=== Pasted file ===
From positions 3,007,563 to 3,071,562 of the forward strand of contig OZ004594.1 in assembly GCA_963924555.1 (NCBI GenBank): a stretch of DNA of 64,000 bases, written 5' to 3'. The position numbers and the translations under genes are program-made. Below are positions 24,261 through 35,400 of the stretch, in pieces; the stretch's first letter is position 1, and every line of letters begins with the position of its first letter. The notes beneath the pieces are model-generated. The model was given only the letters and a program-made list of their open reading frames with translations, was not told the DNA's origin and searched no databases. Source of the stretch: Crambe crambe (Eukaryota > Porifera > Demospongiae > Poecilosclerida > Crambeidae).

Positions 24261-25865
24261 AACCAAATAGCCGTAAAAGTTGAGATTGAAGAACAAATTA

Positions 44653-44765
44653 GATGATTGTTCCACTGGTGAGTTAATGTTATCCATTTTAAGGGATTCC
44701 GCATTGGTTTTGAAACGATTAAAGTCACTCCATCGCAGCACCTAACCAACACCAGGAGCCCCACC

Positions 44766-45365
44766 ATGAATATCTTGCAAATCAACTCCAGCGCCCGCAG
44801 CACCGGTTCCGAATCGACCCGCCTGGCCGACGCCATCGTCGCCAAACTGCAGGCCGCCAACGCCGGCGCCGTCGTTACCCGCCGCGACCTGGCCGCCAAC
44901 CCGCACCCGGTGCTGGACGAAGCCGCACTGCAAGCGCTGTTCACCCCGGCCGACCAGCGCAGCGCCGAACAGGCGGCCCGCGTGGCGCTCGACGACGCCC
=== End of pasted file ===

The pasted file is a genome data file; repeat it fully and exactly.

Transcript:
From positions 3,007,563 to 3,071,562 of the forward strand of contig OZ004594.1 in assembly GCA_963924555.1 (NCBI GenBank): a stretch of DNA of 64,000 bases, written 5' to 3'. The position numbers and the translations under genes are program-made. Below are positions 24,261 through 35,400 of the stretch, in pieces; the stretch's first letter is position 1, and every line of letters begins with the position of its first letter. The notes beneath the pieces are model-generated. The model was given only the letters and a program-made list of their open reading frames with translations, was not told the DNA's origin and searched no databases. Source of the stretch: Crambe crambe (Eukaryota > Porifera > Demospongiae > Poecilosclerida > Crambeidae).

Positions 24261-25865
24261 AACCAAATAGCCGTAAAAGTTGAGATTGAAGAACAAATTA

Positions 44653-44765
44653 GATGATTGTTCCACTGGTGAGTTAATGTTATCCATTTTAAGGGATTCC
44701 GCATTGGTTTTGAAACGATTAAAGTCACTCCATCGCAGCACCTAACCAACACCAGGAGCCCCACC

Positions 44766-45365
44766 ATGAATATCTTGCAAATCAACTCCAGCGCCCGCAG
44801 CACCGGTTCCGAATCGACCCGCCTGGCCGACGCCATCGTCGCCAAACTGCAGGCCGCCAACGCCGGCGCCGTCGTTACCCGCCGCGACCTGGCCGCCAAC
44901 CCGCACCCGGTGCTGGACGAAGCCGCACTGCAAGCGCTGTTCACCCCGGCCGACCAGCGCAGCGCCGAACAGGCGGCCCGCGTGGCGCTCGACGACGCCC